Melissa Surdez truly is a liver. She dives headfirst into living and loving life with positivity, enthusiasm and true happiness. As a woman living with metastatic breast cancer, Melissa is an encouraging inspiration to many.
BY Susan G. Komen Central/South New Jersey
Melissa Surdez truly is a liver. She dives headfirst into living and loving life with positivity, enthusiasm and true happiness. As a woman living with metastatic breast cancer,
Melissa is an encouraging inspiration to many.
Melissa will be joining us as a guest speaker for the second annual IMPACT Luncheon on Friday, March 23, 2018 at The Hamilton Manor. This is an event aiming to educate and inspire while raising funds for life-saving breast cancer services in our local communities.
We spoke more with Melissa about her journey as a metastatic breast cancer liver, and her advice to those facing a similar road with this disease. Read on!
Komen CSNJ: We’ll start with a little bit about you. Tell us about yourself, your family, your job, whatever you’d like to share.
Melissa: I love my family. I met my husband during my freshman year at college and here we are 30 years later. My kids are amazing. My son, Quinn, is in his freshman year at University of Cincinnati College Conservatory of Music (CCM) studying Musical Theatre and my daughter, Brielle is in her freshman year of High School and is currently playing field hockey, softball and track. It’s a year of firsts in my house!
My job is amazing and my company is even more amazing. I work for Johnson & Johnson
as a Senior Human Resources Director. My client group are all of the technology resources around the globe, about 4000 employees.
Komen CSNJ: What do you want others to know about living with metastatic breast cancer?
Melissa: I want others to know the following:
Komen CSNJ: What three words best describe you?
- Cancer is an individual sport. You are playing against only your own self. Don’t get bogged down in stats because your own genetic make-up are not in those stats.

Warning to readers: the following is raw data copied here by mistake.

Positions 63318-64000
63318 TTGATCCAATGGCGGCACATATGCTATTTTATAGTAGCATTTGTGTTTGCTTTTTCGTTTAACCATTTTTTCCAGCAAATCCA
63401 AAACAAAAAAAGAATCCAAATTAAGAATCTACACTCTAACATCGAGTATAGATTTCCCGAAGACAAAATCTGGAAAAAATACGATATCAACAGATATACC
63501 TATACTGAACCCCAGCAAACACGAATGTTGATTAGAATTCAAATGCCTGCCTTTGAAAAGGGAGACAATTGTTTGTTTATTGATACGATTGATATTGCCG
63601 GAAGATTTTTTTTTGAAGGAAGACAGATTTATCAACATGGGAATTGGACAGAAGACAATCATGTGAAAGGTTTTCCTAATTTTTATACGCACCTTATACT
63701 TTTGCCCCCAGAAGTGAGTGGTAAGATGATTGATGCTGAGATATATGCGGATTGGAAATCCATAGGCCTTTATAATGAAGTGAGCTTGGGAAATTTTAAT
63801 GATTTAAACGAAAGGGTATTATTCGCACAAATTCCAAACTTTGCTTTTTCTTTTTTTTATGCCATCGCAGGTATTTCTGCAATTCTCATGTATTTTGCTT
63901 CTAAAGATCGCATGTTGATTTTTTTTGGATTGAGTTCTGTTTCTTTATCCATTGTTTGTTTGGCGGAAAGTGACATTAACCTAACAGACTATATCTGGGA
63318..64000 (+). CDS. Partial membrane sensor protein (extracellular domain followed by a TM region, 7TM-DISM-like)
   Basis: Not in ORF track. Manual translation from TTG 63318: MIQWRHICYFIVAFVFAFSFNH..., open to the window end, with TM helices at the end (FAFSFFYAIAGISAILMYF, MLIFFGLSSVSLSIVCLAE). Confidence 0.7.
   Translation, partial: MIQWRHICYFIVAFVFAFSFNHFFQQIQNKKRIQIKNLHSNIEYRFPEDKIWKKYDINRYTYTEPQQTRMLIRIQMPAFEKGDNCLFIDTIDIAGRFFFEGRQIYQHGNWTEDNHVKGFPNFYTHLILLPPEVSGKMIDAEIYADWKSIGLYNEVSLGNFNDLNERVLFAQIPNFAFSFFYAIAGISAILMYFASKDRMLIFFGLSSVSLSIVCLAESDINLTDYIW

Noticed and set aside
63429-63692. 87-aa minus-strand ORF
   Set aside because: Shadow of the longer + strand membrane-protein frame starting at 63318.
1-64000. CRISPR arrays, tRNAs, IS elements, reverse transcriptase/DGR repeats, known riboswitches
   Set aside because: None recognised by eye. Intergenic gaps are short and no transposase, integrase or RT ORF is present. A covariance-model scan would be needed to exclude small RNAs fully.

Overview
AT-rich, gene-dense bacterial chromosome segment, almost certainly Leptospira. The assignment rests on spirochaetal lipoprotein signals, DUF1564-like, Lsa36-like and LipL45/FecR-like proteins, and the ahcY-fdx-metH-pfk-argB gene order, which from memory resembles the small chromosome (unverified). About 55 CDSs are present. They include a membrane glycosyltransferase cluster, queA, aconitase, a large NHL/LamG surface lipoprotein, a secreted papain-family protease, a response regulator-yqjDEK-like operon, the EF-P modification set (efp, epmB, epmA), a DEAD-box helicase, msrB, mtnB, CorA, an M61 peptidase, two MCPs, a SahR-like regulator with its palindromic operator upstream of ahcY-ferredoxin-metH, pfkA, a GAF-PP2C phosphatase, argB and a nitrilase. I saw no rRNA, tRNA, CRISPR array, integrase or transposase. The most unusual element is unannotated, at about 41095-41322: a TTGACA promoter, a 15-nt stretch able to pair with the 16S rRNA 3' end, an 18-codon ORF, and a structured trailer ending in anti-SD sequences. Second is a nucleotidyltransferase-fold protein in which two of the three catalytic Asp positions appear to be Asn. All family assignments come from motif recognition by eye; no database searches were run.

- Be a very, very good patient. Our oncologists are everything, so find yourself one that you can bond with, since they will be like family to you. And follow what they say. They know the science of medicine — we don’t.
- Talk about how you feel. You will have highs and lows — trust me — I know this. You must talk through them. You simply cannot bottle up your energy. It isn’t good for you and it isn’t good for those who care for you. I know that most of us don’t like to talk about the lows because we feel we put a burden on family and friends. What will they say? Am I making them uncomfortable? I am here to tell you that there really doesn’t need to be a lot said when you talk through how you are feeling. Letting it out can make YOU feel “lighter” instantly — and after all, this is about you, right?
- This leads me to a very important point: celebrate those little wins, those tiny life moments that for the most part you never really gave much thought to before. For instance, when I am lucky enough to make it to my daughter’s field hockey game and see her assist in a goal or make the goal herself, I take the time to celebrate it. Before cancer — with our lives being on-the-go busy — I would have dismissed this — just giving a “nice job” and moving on. This little moment is huge for me and for my family because I AM HERE.
- Live into your life. Don’t put off on doing; just do it. Now of course this is all within some sort of reason, but live life. I mean, that’s what life is there for, right? To live.
Melissa: Unabashed, Authentic, Giving
Komen CSNJ: You have such an incredible outlook on life. How do you apply your positive and empowering mindset in your fight against breast cancer?
Melissa: I guess I would refer to the bullets above that I lay out. But I would add in something else. Life is amazing. People are incredible. We are made up of thousands of stories that make us who we are and I love hearing those stories. More importantly, I love to tell my stories. It’s really what makes the world go around. I love that all too much to think of the alternative.
Komen CSNJ: What advice do you have for women and men who reach out to you after their cancer diagnosis?
Melissa: Again, those bullets above. Call me crazy, but I give them my cell number. Whether I personally know them or not, I feel that once someone who now has cancer found their way to me, I am all in. That can be a text, a call, anything. They are now a fellow warrior and we warriors gotta stick together!
Want to hear Melissa speak at the IMPACT Luncheon? Visit komencsnj.org/impact to get your tickets and enjoy an afternoon featuring empowering guest speakers, plentiful networking opportunities and exciting prizes, with a special recognition of breast cancer survivors.